DxO PhotoLab 5 Arrives With Enhanced Features and a Powerful Library


We’ve got a new and improved version of DxO PhotoLab available today, and version 5 will be of interest to advanced photographers and serious amateurs. 

This new version also introduces a new DeepPRIME denoising tool that is up to four times faster than previous iterations as well as support for Fujifilm X-Trans sensors (Beta). The DeepPRIME technology does work well. I’ve talked about it in my review of DXO PureRAW, offered as a standalone application, but now, that technology is incorporated into PhotoLab 5. It’s the first thing I do with a raw file, and you get world-class optical correction, noise reduction, and sharpening. Your raw file stays raw and you can do more editing in Lightroom, Photoshop, or your editor of choice. 

More on DeepPRIME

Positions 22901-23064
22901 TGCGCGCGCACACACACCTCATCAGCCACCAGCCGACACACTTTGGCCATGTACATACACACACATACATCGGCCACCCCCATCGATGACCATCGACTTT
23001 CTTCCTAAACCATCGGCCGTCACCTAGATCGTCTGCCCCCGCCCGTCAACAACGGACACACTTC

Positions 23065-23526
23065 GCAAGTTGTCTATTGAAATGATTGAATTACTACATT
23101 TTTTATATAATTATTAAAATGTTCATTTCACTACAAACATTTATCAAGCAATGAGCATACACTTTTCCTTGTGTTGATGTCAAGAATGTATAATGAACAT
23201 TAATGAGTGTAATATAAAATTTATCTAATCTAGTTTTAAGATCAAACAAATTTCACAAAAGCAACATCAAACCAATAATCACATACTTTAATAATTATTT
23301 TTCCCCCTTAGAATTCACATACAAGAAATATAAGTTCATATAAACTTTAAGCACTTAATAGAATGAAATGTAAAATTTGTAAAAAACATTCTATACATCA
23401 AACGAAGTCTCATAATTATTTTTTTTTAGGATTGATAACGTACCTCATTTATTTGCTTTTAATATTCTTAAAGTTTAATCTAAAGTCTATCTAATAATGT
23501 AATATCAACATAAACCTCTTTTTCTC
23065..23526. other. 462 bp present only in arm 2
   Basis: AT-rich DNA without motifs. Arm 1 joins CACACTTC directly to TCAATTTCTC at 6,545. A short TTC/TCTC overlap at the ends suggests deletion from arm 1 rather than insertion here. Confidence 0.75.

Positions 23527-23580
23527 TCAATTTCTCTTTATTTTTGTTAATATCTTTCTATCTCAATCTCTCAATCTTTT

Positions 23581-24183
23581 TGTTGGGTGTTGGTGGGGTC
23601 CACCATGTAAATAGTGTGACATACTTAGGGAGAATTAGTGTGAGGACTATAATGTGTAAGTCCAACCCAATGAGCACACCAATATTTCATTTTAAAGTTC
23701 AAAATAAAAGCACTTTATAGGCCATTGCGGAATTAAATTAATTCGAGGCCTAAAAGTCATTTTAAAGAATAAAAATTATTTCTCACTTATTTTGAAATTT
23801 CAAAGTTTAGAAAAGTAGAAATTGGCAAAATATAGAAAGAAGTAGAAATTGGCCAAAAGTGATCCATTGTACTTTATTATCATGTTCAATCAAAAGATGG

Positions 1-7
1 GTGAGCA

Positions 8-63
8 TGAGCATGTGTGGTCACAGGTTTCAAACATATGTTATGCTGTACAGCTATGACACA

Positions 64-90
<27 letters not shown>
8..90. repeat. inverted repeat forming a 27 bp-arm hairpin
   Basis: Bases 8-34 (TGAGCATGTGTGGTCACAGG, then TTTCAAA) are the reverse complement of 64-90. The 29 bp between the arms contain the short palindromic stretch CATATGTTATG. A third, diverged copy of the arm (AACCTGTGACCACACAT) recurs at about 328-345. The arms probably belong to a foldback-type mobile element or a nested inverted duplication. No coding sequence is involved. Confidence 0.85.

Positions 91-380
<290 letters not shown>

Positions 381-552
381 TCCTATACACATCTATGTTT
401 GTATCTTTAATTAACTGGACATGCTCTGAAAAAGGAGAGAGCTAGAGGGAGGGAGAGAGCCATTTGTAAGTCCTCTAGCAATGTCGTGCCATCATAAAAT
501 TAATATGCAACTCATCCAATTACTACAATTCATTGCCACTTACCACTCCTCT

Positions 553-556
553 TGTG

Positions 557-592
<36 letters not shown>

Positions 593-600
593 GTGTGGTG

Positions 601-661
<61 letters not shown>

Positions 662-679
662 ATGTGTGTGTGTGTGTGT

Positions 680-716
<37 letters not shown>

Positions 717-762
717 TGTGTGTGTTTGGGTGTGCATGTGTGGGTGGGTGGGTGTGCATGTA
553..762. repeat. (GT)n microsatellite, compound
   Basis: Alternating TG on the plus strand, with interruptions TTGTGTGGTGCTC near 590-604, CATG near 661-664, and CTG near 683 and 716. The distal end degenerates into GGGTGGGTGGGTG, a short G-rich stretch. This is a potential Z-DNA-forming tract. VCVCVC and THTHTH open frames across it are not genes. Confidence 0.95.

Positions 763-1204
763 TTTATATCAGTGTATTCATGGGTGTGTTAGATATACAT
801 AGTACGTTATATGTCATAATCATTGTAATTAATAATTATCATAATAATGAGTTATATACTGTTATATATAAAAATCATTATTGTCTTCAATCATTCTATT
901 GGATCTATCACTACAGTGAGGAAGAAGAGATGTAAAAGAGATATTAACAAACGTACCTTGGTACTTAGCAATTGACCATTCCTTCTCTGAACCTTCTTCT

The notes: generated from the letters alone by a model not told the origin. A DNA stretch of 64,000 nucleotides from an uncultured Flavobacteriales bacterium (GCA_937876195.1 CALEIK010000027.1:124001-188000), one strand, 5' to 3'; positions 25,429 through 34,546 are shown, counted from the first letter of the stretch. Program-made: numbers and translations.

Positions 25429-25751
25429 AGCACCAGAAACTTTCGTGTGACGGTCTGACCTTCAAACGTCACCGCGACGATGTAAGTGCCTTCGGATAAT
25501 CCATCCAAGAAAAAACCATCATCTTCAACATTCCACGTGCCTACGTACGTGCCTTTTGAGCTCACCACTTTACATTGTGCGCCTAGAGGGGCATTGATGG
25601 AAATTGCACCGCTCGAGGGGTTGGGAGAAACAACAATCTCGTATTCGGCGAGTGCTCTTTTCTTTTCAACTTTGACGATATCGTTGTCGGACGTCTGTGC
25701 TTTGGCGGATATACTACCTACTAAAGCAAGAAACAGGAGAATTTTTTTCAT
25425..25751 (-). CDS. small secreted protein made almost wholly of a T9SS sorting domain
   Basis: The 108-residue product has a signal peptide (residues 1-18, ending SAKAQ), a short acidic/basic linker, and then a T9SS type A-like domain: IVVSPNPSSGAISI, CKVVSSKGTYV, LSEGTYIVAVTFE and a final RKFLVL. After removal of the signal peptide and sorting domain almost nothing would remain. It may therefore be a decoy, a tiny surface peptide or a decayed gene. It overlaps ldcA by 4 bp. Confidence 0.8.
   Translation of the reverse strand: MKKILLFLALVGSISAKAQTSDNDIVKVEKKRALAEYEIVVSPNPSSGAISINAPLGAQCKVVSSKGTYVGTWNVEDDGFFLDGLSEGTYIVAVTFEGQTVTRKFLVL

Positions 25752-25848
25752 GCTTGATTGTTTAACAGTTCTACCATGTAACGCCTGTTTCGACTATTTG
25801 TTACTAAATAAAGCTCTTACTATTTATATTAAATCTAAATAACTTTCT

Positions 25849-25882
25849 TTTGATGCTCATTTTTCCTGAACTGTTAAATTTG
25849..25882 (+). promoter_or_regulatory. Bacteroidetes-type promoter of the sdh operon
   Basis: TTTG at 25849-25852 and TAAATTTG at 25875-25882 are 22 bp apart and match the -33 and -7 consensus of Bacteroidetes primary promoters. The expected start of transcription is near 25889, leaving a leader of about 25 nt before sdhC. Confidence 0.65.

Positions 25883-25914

According to DXO, DeepPRIME has been trained by deep learning methods using millions of images analyzed in DxO laboratories over the past 20 years, DxO DeepPRIME technology uses artificial intelligence to develop raw files. It drastically improves digital noise reduction while ensuring more efficient demosaicing. Traditionally, these two operations have been carried out separately, each introducing flaws that adversely affect the quality of the other. With deep learning, DeepPRIME takes a holistic approach that combines the two steps into one. 

The deep learning approach of DxO PhotoLab 5 and DeepPRIME, in particular, has been significantly optimized in terms of reactivity as well as processing and export times. These improvements are available to everyone and are up to four times faster for Apple Silicon Mac users and 1.5 times faster on the best Windows architectures. 

Control Points and More

If you stay in PhotoLab 5, you’ll get a host of editing tools, as well as the beloved Control Points, which have been brought over from the DXO NIK Tools software. Many people who edit with control points are spoiled for any other masking method, and I’m among them.